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Sly 3: Honour Among Thieves

Now with 3D glasses.

Dark blue icons of video game controllers on a light blue background
Image credit: Eurogamer

Earlier today I wrote an introduction (which, thanks to the magic of Internet publishing, you'll very likely read after you've seen this one) in which I implied that women might be slightly put off getting to know me based on some of my slightly odd habits.

Scroll down and check out the photograph on the left, and you'll probably agree that I should have saved that introduction for this here preview.

Let's hope I don't wind up the new "Star Wars kid", eh?

Anyway. One of the key things that's different about Sly 3: Honour Among Thieves is the use of 3D glasses for some of the levels. Developer Sucker Punch has been quick to point out that you won't be wearing them the whole time, but rather for the odd specific mission and a few more unlockables. For example, the dogfighting mission I'll be talking about later is not a 3D mission, but by completing it you will reportedly open up a 3D version.

The 3D system works, as far as I'm concerned, by voodoo. [In reality it splits colours in a manner that, when viewed through red and cyan eyepieces and reassembled by your brain, creates the illusion of depth. -Ed] The colours aren't that strong, and Sly himself isn't projected out of the screen - in order, apparently, that passers-by can still get a clearish view of what's going on - but where the effect is employed it's often done very effectively.

Sneaking through a sewer section (clearly a platform game, then), laser beams that move side to side and up and down seem to stand out more and you can actually work out the distance by looking straight at them rather than judging by the position of Sly's feet, so dodging becomes more interesting, whilst the illusion of depth is particularly acute when Sly clambers through a vent over the heads of enemies and peers down at them.

There's also a bit where Sly has to crawl along the inside of a rotating drum-shaped object lined with bars, which he clings to using one of his one-button sneaky moves - a lot of Sly's charm is to be found in his simple-to-use moveset, as you may recall.

And Sucker Punch gives it both barrels toward the end of the level when sparkling lights dart out of a box and circle him, appearing to project out of the TV. A real "feel the air in front of the screen" moment - a bit like watching those spinny planet holographs they have in Star Trek and Star Wars, or going inside Cerebro in X-Men, to give you some grounding. (Ha! Watch me stereotype you!)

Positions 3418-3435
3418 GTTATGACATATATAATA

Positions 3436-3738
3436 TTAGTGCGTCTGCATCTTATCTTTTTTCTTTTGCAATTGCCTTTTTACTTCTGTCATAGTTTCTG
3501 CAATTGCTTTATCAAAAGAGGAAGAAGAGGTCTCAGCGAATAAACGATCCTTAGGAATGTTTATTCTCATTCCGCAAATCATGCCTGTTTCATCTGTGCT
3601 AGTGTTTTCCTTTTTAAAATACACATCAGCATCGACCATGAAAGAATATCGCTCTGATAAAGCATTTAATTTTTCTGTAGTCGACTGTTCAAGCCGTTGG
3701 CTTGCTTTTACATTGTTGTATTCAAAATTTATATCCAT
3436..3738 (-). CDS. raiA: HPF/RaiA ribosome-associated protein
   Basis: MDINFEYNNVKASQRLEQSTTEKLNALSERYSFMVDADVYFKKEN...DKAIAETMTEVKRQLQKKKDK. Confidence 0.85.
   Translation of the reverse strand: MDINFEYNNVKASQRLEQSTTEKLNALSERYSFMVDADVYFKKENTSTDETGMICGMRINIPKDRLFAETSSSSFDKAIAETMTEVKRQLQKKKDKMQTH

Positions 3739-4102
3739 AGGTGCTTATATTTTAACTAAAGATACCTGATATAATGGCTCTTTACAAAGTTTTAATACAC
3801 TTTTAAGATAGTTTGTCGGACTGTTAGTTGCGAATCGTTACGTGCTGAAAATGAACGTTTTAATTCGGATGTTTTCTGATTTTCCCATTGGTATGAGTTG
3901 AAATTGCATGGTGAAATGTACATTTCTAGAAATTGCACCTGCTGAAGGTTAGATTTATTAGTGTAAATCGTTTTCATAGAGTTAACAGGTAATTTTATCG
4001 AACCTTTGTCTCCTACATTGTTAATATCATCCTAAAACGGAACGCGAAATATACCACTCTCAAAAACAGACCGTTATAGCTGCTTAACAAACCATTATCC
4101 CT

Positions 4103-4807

Naturally the 3D element makes very little difference to the gameplay, but it is genuinely novel and pretty enjoyable - and the glasses are cool, even if it's slightly ticklesome to discover that for 3D glasses they fold remarkably flat.

But of course there's more to the game than 3D. There's 3D without glasses.

Rather like Sly 2, this one's all free-roamy, with huge levels full of multiple missions, and the story is bigger and more complicated - with master thief Sly trying to reunite his gang in order to try and reclaim possession of his family gold. To do this, he also has to recruit a few new playable chums including lounge lizard Dmitri, who some of you may remember. And you'll also get to play as Camrelita Fox - with a "cops and robbers" styled multiplayer mode built around her tussles with Sly. Which should be good, as the chase sequences in past Sly titles were often quite engrossing.

Sly and co. have new abilities this time, too. Sly himself can adopt various disguises (perhaps he can even wear 3D glasses), while hefty hippo Murray has more fighting moves and the now-wheelchair-bound Bentley can lay mines.

This was borne out rather repetitively in one of the E3 demos, which saw Sly and his two pals taking on some nasties in a button-mashing (sorry, lemonade-drinking) contest immediately followed by a large-scale brawl. Here the player controls characters one by one, doffing up enemies using a couple of different moves each, before a boss sequence kicks in.

Here Sly has to take down a huge enemy, but he can only do this when the big brute is stunned. Cue Bentley and Murray doing their worst - with Bentley laying mines that you have to circle and tempt the unpleasant fellow over, and Murray opting to hurl beer barrels (lemonade, even) at him, before Sly lays on a few attacks and the process begins anew.

More entertaining were the dogfighting and "Shaman" bits. Aerial combat is often a difficult thing to get right in a platform game (who knows why), as Ratchet & Clank proved and Jak & Daxter almost proved, but Sucker Punch has done an excellent job by the look of it, with biplanes that don't move too fast but manoeuvre in squirrelly fashion, some nice flaming death effects and lots of swooping through barns in search of pick-ups.

The Shaman is another character, and in his E3 mission he's trying to smash up some generators or somesuch (apologies for the lack of specificity, but I was kind of excited about the glasses), but unfortunately he's rather weak. So, ingeniously, he's a master of blending into the scenery on a couple of second's heart-thumping notice, and happily leaps onto the back of lizard-like enemies that then hurtle around under his control and can be used to headbutt his objectives.

Indeed, Sucker Punch seems to be using its head too. While Jak III was perhaps guilty of fumbling around for inspiration (and finding only Smuggler's Run in the PS2 cabinet), Sly 3 seems to have some good ideas and genuine departures up its sleeve. Granted, it will fit the traditional mould of a Sly game overall, but the first two were much underrated anyway, so that's nothing to sniff at.

Indeed, it could be, er, "bespectacular".

Sly 3: Honour Among Thieves is due out exclusively on PS2 this November.

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